Robert 'Bob' West
July 31, 2019
Valley resident Robert "Bob" West died July 16, 2019 in Glenwood Springs, Colo., two days shy of his 93rd birthday, with a twinkle in his eye, a smile on his face and his beloved daughter, Lori, at his side.
Born in Briggsdale, Colo. to James Andrew and Minnie Franklin West, he was the youngest of five children. His siblings Wesely, Alfred, Andrew and Elvira "Sis" preceded him in death.
Bob left home at age 13 and went to work in an aircraft plant in Utah. He eventually returned to the Briggsdale-Eaton area to work in an auto body shop and to marry the love of his life, Velma. He used to say they came home from their honeymoon with enough money in their pocket for milk and bread. They soon moved to Denver to establish West Auto Body on Colfax Avenue which became known as the best body shop in Colorado.
Bob could do anything with his hands. He loved to take things apart to see how they worked, then put them back together again. But his greatest joy was imparting that knowledge to others. His love of building things extended to his home. The first one he built was in Denver with the help of his brother-in-law, Marv. He enjoyed telling everyone that he had the second microwave ever in Denver.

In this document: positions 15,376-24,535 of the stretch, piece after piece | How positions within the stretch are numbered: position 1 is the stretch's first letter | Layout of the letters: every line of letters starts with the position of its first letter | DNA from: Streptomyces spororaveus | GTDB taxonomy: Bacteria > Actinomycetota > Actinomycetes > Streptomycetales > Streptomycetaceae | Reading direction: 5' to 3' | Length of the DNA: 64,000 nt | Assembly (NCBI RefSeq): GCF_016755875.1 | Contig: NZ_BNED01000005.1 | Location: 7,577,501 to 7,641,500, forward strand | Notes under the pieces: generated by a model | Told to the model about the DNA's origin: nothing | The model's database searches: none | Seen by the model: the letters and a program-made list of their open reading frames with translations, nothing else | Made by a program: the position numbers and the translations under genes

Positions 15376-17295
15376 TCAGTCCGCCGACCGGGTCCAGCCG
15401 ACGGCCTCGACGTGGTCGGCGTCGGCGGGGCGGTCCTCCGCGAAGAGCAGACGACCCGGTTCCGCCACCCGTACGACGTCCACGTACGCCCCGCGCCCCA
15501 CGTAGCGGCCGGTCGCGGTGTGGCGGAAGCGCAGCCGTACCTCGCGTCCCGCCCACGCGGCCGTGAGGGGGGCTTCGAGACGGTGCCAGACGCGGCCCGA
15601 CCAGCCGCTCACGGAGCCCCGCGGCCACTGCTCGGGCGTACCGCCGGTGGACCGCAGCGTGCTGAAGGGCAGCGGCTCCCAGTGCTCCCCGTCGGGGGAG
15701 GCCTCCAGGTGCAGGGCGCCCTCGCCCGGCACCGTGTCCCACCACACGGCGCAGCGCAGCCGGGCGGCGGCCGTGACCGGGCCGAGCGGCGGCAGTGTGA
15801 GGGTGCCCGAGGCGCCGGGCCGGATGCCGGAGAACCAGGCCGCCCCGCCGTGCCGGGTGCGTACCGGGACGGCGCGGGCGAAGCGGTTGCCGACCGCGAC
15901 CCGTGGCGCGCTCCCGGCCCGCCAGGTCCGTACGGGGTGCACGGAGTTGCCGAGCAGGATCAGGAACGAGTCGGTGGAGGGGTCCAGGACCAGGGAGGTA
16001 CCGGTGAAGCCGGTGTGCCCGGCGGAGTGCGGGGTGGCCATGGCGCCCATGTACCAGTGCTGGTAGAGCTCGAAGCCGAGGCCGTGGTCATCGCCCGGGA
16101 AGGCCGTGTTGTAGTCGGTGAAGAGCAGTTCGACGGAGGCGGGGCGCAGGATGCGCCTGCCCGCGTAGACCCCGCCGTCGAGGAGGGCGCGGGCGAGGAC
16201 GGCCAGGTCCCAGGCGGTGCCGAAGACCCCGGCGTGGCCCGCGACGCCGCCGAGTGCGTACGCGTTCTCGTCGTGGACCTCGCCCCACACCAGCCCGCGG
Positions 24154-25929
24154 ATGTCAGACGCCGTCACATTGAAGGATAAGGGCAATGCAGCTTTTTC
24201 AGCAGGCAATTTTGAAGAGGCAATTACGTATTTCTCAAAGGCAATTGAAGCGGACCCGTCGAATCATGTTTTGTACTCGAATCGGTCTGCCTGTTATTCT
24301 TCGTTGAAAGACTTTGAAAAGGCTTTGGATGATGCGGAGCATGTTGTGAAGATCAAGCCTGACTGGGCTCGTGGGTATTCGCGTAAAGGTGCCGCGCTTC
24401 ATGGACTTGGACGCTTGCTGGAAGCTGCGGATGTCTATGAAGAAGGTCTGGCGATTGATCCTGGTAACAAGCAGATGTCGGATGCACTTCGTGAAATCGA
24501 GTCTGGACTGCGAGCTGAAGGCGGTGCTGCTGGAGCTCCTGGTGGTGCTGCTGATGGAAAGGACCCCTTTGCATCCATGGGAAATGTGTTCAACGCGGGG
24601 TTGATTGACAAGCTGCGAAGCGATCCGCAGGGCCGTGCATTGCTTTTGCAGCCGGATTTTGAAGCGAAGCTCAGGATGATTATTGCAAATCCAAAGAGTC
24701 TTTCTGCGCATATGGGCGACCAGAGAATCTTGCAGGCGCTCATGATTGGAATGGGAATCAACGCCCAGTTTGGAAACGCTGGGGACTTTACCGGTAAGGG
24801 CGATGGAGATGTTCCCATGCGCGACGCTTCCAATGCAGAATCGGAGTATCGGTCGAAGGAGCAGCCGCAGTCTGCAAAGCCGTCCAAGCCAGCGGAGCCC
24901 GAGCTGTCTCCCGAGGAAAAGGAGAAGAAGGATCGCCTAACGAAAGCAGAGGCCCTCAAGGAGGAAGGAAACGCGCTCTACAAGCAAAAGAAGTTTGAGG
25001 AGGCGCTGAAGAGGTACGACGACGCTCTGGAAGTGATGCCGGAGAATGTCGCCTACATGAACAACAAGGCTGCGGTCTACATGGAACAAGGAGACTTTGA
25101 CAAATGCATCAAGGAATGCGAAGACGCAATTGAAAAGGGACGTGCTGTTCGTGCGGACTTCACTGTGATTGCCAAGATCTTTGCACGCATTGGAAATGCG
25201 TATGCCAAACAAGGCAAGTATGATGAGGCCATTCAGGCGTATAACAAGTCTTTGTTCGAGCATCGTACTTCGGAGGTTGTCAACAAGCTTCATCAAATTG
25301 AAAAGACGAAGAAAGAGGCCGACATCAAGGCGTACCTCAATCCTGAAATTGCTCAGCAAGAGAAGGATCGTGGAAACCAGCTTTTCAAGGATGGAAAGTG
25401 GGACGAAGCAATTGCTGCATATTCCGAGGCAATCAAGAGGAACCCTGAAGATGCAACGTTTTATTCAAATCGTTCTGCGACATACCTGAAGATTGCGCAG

It was during that time that he discovered the Platte Valley where he and Velma could indulge their passion of fly fishing. They fell in love with the Valley, her residents and the North Platte River. In his flat bottom boat, they could be found fly fishing all summer long.
While on one of his many fishing excursions, he found a piece of property where could build the home of his dreams on the side of a hill in an old abandoned sawmill. He had a vision few people saw, so, along with his relatives, he began another building project which culminated in one of the unique and beautiful homes along the North Platte River.
Bob and his beloved wife Velma retired to Saratoga and later to Indio, Calif., where they enjoyed fly fishing, golfing, dancing and playing cards. He was a member of the Old Baldy Club.
Bob will be remembered for his big smile, his storytelling, but mostly for being a visionary both in business and in life. His daughter, Lori, credits him for being one of the biggest influences in her career. Bob was immensely proud of her career on the LPGA tour.
In addition to his parents and siblings, he was preceded in death by his wife, Velma, in 2004 and his son, Randy, in 2010.
When he looked back on his life, he would chuckle and say "not bad for a dirt farmer."
His friends will spread Bob and Velma's ashed with a margarita toast along the North Platte River at a later date.